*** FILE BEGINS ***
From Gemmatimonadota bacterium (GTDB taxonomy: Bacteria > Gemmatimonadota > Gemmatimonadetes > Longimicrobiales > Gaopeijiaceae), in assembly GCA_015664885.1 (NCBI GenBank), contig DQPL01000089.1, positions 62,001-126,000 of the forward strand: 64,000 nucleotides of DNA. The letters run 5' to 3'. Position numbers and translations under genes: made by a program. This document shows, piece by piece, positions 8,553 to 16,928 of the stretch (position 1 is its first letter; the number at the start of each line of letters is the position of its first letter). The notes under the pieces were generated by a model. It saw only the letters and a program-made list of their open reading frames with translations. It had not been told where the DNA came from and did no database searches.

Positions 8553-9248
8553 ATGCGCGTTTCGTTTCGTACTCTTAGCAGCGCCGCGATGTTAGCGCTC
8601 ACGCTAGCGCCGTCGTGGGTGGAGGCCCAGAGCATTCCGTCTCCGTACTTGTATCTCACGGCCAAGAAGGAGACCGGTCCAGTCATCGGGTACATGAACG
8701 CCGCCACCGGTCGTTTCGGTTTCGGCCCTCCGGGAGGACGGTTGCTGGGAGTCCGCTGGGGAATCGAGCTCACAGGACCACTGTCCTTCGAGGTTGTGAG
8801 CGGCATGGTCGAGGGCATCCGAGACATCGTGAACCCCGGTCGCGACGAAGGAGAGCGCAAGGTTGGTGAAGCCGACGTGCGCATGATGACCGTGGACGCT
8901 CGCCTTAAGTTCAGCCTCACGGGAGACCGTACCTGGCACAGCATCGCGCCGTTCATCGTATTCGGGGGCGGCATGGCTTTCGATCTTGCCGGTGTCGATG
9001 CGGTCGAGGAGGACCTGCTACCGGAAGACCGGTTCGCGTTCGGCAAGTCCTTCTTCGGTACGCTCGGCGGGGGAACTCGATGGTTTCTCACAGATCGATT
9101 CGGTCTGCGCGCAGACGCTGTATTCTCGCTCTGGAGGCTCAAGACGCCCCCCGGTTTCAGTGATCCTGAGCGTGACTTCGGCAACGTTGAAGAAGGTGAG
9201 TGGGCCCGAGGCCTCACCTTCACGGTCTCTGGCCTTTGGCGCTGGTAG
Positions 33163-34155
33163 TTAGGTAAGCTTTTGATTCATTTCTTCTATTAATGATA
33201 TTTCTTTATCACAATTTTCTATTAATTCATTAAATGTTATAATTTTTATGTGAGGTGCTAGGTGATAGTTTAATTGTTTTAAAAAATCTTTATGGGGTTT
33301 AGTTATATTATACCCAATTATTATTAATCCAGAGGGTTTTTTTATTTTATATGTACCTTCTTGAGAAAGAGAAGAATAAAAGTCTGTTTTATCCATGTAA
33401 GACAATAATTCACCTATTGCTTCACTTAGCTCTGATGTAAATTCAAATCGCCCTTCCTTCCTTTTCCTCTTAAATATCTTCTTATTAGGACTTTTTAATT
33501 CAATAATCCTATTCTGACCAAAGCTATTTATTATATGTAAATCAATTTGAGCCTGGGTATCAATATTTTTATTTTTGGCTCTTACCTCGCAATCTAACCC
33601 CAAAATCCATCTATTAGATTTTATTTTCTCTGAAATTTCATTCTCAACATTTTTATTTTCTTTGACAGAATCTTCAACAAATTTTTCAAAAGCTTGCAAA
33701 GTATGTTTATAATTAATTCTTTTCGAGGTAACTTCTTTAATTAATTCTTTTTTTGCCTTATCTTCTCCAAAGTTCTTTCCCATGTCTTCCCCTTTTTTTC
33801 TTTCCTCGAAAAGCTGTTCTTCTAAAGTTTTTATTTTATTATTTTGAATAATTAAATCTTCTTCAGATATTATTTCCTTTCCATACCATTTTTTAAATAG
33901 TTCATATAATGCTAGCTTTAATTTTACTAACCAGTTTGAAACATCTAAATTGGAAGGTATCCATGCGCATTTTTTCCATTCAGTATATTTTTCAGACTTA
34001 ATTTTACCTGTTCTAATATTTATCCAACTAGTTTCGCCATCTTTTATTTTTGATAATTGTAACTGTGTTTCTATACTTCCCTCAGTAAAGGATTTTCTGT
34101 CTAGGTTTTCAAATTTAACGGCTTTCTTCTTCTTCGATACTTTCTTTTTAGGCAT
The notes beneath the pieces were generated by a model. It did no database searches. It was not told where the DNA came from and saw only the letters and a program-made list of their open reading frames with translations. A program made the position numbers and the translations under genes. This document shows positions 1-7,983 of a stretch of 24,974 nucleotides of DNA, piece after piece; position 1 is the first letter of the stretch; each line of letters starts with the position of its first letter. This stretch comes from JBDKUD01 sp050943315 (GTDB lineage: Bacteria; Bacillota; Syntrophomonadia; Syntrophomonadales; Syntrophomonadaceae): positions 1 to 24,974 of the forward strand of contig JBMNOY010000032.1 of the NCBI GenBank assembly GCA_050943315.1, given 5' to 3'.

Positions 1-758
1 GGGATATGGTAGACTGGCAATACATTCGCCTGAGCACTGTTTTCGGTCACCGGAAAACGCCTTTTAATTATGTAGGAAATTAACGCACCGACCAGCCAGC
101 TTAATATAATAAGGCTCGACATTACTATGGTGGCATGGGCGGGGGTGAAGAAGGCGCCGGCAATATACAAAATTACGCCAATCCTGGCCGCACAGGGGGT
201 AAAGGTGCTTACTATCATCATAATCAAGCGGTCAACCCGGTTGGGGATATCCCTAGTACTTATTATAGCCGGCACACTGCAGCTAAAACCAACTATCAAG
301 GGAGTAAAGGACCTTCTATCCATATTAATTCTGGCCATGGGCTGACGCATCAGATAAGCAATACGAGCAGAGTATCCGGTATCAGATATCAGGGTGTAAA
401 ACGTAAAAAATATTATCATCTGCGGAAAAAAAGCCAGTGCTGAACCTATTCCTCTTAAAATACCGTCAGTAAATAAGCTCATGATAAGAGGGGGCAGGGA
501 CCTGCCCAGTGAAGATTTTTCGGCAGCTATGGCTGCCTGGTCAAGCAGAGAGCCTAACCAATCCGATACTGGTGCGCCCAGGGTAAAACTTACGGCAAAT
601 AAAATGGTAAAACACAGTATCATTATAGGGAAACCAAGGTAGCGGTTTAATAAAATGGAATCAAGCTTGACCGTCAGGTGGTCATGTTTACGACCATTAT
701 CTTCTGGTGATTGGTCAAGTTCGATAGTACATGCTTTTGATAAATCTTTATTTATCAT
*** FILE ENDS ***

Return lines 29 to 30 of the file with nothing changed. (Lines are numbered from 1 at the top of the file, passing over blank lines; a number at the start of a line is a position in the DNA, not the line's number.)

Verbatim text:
401 ACGTAAAAAATATTATCATCTGCGGAAAAAAAGCCAGTGCTGAACCTATTCCTCTTAAAATACCGTCAGTAAATAAGCTCATGATAAGAGGGGGCAGGGA
501 CCTGCCCAGTGAAGATTTTTCGGCAGCTATGGCTGCCTGGTCAAGCAGAGAGCCTAACCAATCCGATACTGGTGCGCCCAGGGTAAAACTTACGGCAAAT